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Texas | Columns | "Texas Tales"

Texas Gold Rush

by Mike Cox
Mike Cox
Only four years after thousands of Forty-niners flocked to California in search of riches, a wave of Fifty-threers headed for the Hill Country in a little known and short-lived Texas gold rush.

Word of potential wealth in newly created Burnet County spread across the nation as fast as sailing ships could make it from Indianola and Galveston to New York with Texas newspapers.

“Important from Texas – The Gold Discoveries Confirmed—Great Excitement,” read a one-column headline in the April 20, 1853 edition of the New York Times. That report had been abbreviated from the New Orleans Picayune of April 18. According to the item:

“The news fully confirms the previous reports received of rich discoveries of gold on the Upper Colorado River, and also above Austin. Large amounts had already been collected by those who proceeded to the ‘diggins,’ and the greatest excitement prevailed throughout all Texas.”

Of course, the shining belief that gold – and silver – could be found in the Hill Country dated back to Spanish Texas. Later, colonizer Stephen F. Austin bought into the idea, as did the adventurous scalawag Jim Bowie. While his dreams of wealth ended at the Alamo, the notion persisted that the mineral-rich hills north and west of Austin held untold riches. And for a few months in 1853, it looked like Texas would be the new California.

A week after its first report, the Times offered its readers more details on the Texas bonanza. Reprinting a story from the April 15 Galveston News, the New York newspaper said:

“The steamer James L. Day arrived this morning from Aransas and Matagorda Bays. The most important item of news is the discovery of gold mines in Hamilton’s Valley, above Austin. We have heard rumors of these mines by gentlemen from the interior, but we had occular proof of their existence in a specimen which Captain Talbot exhibited to us this morning. It is a piece of quartz rock, a little larger than a common-sized marble, with pieces of bright gold attached to it. The color of the gold is much clearer than California specimens.”

The newspaper went on to report that “rumors are rife of large quantities of gold being found throughout the western portion of [Texas]” with “great excitement prevailing at Austin, San Antonio, Seguin, Gonzales and other points.” Indeed, several "companies" (used in the 19th century as a synonym for "parties" or "groups") were organized and en route to search for gold.

Though longer, this story offered no further detail on the location of the reported gold find other than in Hamilton’s Valley “and various other places.” Still, the final information in the story doubtless contained all the information seekers of wealth needed to read: “One person sold a piece of quartz in San Antonio for $25.” Back then, $25 had the purchasing power of $780 today.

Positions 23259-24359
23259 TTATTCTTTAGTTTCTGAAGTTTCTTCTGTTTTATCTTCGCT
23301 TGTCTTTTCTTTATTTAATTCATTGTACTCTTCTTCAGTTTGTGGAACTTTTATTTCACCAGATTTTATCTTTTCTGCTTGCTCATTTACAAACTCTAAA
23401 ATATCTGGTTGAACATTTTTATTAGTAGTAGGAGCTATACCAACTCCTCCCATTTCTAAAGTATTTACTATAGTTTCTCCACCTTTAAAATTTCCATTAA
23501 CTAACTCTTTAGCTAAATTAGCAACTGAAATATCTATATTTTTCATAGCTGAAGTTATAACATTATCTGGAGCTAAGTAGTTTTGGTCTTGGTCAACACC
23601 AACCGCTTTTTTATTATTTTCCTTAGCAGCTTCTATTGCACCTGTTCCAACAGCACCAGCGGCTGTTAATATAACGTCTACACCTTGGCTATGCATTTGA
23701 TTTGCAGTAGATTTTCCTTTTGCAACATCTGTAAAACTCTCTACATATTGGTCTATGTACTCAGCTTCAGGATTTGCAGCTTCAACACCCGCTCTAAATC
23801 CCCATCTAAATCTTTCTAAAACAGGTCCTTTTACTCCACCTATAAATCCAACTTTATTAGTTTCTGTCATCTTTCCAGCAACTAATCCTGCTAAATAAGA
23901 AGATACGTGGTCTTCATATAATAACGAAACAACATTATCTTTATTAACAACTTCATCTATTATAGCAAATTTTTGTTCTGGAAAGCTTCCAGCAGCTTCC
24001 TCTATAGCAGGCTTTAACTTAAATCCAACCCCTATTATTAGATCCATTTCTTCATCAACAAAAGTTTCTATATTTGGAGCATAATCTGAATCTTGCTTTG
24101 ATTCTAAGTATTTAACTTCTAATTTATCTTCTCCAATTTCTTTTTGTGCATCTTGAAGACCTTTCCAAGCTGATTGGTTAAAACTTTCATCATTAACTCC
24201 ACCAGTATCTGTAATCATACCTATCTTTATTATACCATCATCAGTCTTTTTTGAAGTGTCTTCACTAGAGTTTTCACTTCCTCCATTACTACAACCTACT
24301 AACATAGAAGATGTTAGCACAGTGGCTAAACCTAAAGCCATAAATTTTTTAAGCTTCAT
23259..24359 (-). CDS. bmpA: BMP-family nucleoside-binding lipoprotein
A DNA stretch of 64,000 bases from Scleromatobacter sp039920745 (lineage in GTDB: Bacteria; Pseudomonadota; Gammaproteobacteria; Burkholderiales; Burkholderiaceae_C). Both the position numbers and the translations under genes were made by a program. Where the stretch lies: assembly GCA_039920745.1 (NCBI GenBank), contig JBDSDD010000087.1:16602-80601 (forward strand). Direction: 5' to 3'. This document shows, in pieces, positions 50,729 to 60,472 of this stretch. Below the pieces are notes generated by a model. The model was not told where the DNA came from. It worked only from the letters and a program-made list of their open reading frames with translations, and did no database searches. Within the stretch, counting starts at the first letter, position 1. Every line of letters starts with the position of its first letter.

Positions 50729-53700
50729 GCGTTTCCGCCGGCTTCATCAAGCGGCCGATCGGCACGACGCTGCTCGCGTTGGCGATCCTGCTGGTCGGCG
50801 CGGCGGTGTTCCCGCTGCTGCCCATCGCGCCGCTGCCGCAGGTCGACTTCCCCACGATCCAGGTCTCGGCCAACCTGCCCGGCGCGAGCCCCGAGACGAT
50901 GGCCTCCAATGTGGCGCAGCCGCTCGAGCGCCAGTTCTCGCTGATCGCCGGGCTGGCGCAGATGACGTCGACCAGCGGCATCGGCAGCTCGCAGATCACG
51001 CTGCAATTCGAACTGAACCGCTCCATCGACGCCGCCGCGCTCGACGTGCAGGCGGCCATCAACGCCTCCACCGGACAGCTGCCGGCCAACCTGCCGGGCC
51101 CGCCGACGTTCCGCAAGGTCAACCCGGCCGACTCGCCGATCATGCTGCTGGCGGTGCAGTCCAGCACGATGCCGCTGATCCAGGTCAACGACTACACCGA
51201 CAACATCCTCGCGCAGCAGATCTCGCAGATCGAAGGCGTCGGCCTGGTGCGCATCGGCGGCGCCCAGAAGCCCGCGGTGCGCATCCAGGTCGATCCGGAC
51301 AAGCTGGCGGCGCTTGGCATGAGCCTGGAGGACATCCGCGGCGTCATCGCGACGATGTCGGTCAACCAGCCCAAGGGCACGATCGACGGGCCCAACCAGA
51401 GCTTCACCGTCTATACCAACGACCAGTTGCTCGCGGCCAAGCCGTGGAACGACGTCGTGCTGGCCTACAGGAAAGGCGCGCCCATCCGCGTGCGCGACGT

A month later, the Texas gold rush continued to make national news.

“The latest news from Texas will excite all those who desire to make money in any other than the natural way—by hard work of the hands and brain,” began a piece in the Alton, Ill. Weekly Courier of May 20, 1853. The Illinois newspaper went on to reprint an item from the Lavaca Commercial (a long-extinct Port Lavaca sheet) that actually offered some detail on Texas’ new-born mining district.

“There are now from 300 to 400 persons at work in the mines, and we learn that they are averaging from $5 to $10 per day each, and some few of them have already succeeded in gathering as much as $1,500 to $2,000 worth of gold.”

Austin’s Texas State Gazette weighed in with a report that up to 500 people were hard at work digging for gold “in our neighborhood,” including one operator who in two days “obtained $500 worth of gold.” Noting that the gold play was “easy of access from this city,” the newspaper continued that “we shall not be surprised to hear soon of discoveries equalling in importance the golden stories of California.”

On July 3, 1853 Burnet County pioneer Logan Vandeveer, a Kentuckian who had fought in the Texas Revolution, wrote his father that there was “some excitement in this country about gold mines and other minerals.” He continued: “I cannot see how it will turn out. The people come here in great quantities. Some of them return and some and others remain. It could be the means of selling this country.”

Despite all the hoopla, at least one out-of-state newspaper editor had his doubts about the purported gold discoveries in Texas.

“This reads very much like a hum,” the Milwaukee’s Weekly Wisconsan had observed on May 18. By “hum,” the writer meant humbug, as in hoax or fraud.

Alas, even if all that glitters IS gold, that particular precious metal has to be available in real plentitude to sustain a boom. While some apparently did find some gold, by summer of that year reports concerning the great Texas gold fields had disappeared from the newspapers.

Though the Hill Country did not prove to be the new El Dorado, gold has been and can be found in the beds of various streams feeding into the Colorado above Austin, including Hamilton Creek in Burnet County. But while geologists have long since concluded that the mineral-rich region (with Llano County being the epicenter) does have gold deposits, it does not exist in commercial quantity.

Still, with the current price of gold being $1,400-plus an ounce….

© Mike Cox
"Texas Tales" July 14, 2011 column

Texas Buried Treasures

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